Sunday, September 18, 2011

Psychodelic Nights - a writer's tale

They say writers draw their stories from memorable personal experiences. If this is true, then I have lots more books I need to write. Here is a vignette from an episode in my life.


A storm is brewing outside my window as I pen this story, all my dogs seeking shelter, warned of the impending squall by rolling thunder and lightning flashes.

As a Vietnam vet, I had all manner of drugs available to me during my tour. I mostly passed, fearing being stoned during an attack. Some of my fellow troopers saw things differently, wanting to feel stoned rather than face a possible unpleasant situation without some sort of anesthetic. Years later, no longer worrying about physical death, I learned to anesthetize myself against the mental pain that had begun attacking the fortress of my soul because of a rapidly failing marriage.

Carol, my girlfriend at the time, became my drug guru, guiding me carefully down a path of knowledge and abuse. She was a gorgeous blond-haired woman with smoky blue eyes, heaving breasts and a sardonic smile. She chain-smoked and always had a cigarette in her hand, except when she was burning a joint.

On a night such as this, we attended a concert and laser light show at the fairgrounds of Oklahoma City. As a noisy thunderstorm raged outside, hundreds of drugged-out latter-day hippies raged inside, listening to psychedelic music while watching a colorful light show projected on the ceilings and walls. Like everyone else in the house, marijuana zonked Carol and I, the promoters of the event expecting as much. They didn't care, nor did the off-duty Oklahoma City cops acting as security guards.

The time was the late seventies, long past the sixties hippie era. Radio stations were playing disco, as the English musical invasion had mostly waned. You would not have known it that night as hundreds of stoners watched a light show performed to the songs of perhaps the greatest psychedelic band ever: Pink Floyd. The music and drugs caused me to recall a time from my not so distant past.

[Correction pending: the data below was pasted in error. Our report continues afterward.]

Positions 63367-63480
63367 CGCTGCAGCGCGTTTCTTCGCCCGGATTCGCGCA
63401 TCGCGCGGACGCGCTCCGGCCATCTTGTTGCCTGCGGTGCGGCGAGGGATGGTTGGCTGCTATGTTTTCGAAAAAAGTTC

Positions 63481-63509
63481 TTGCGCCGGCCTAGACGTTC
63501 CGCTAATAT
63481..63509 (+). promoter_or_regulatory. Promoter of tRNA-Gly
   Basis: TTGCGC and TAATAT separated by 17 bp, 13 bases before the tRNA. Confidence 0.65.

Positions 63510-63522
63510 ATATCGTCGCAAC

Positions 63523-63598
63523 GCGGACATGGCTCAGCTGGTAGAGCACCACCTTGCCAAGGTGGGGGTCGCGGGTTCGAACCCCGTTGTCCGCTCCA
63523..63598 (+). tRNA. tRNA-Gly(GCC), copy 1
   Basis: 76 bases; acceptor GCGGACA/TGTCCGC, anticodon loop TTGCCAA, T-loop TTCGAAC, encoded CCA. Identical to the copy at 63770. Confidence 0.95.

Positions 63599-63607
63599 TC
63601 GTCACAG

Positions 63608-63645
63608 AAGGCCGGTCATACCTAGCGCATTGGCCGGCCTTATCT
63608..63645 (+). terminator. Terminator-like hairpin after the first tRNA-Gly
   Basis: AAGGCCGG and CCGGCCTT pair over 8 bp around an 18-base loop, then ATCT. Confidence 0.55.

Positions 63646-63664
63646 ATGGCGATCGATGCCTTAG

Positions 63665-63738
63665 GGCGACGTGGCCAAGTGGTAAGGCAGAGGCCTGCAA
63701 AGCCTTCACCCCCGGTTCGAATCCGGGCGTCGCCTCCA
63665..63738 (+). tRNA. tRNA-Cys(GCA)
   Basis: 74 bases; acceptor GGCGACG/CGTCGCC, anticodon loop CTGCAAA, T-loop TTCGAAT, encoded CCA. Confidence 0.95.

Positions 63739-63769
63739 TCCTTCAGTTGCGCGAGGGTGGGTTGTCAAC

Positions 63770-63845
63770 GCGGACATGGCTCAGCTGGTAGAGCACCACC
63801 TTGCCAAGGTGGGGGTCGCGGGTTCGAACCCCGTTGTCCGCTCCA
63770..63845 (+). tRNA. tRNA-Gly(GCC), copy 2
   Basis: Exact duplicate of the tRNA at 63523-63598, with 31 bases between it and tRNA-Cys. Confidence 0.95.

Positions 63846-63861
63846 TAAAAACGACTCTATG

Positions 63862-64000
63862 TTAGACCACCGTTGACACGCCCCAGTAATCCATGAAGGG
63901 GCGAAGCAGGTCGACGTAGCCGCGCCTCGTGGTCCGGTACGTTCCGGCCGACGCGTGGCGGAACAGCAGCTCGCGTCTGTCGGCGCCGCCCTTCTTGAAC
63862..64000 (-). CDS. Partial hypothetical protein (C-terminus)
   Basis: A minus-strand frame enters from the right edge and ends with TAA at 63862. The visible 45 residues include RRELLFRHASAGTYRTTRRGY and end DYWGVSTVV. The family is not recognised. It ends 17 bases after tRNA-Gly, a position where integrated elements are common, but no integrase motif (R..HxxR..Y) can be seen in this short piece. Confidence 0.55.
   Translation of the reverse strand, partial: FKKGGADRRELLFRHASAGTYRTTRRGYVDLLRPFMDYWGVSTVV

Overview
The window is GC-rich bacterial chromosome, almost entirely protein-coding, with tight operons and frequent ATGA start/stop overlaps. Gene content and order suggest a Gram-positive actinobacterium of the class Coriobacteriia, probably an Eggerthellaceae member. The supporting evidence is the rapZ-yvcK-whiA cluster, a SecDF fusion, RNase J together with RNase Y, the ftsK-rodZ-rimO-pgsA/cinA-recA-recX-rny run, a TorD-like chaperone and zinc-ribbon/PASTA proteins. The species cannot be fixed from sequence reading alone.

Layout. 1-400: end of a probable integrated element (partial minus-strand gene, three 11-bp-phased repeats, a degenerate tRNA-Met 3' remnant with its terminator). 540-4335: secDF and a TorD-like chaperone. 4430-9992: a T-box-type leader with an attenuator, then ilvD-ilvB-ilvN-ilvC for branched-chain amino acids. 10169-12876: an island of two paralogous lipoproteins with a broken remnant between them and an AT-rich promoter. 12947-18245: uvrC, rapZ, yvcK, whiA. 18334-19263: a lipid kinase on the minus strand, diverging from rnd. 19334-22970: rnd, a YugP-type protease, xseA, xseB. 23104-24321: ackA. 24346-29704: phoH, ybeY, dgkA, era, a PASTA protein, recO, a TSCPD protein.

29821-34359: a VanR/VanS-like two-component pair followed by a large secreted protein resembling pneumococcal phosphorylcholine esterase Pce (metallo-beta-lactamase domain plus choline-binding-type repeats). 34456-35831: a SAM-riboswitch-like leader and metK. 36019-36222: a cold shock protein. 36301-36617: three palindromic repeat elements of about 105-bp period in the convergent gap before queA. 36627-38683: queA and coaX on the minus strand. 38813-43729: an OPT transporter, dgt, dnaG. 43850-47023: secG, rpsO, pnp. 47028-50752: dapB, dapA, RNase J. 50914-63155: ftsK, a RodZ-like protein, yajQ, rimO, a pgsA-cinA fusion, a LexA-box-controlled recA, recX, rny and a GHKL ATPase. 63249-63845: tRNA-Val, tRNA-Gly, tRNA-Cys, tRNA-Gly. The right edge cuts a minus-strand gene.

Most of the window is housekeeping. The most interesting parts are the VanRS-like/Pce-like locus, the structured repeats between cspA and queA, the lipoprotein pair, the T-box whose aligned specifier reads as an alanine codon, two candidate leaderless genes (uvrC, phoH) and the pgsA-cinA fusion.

The last movie I saw as a civilian before becoming one with the military was Easy Rider. To say the movie affected me is an understatement. I rarely remember a movie for a week after seeing it, but almost forty years have passed since viewing Easy Rider and many of the scenes remain lodged in my mind.

What I remember most is the noir scene in the St. Louis #1 Cemetery where Wyatt and Billy take two whores they recently met and do drugs in perhaps the most surreal vista ever filmed in an American movie. Maybe I remembered this scene when penning Big Easy because hero Wyatt Thomas has a tryst with his own girlfriend at the St. Louis #1 Cemetery, the burial spot for famous New Orleans voodoo mambo Marie Laveau.

Carol and I watched the laser light show. Sated and satisfied we returned to her tiny house. Too stoned for lovemaking, we simply tried to sleep before Monday morning returned us to stark reality. Lying in the darkness of Carol’s bedroom, I stared at ceiling shadows, recalling the many bizarre events that had occurred in my life, and pondering what the next day might bring.


All of Eric's books are available at AmazonBarnes & Noble, and on his iBook author pages, and his Website.

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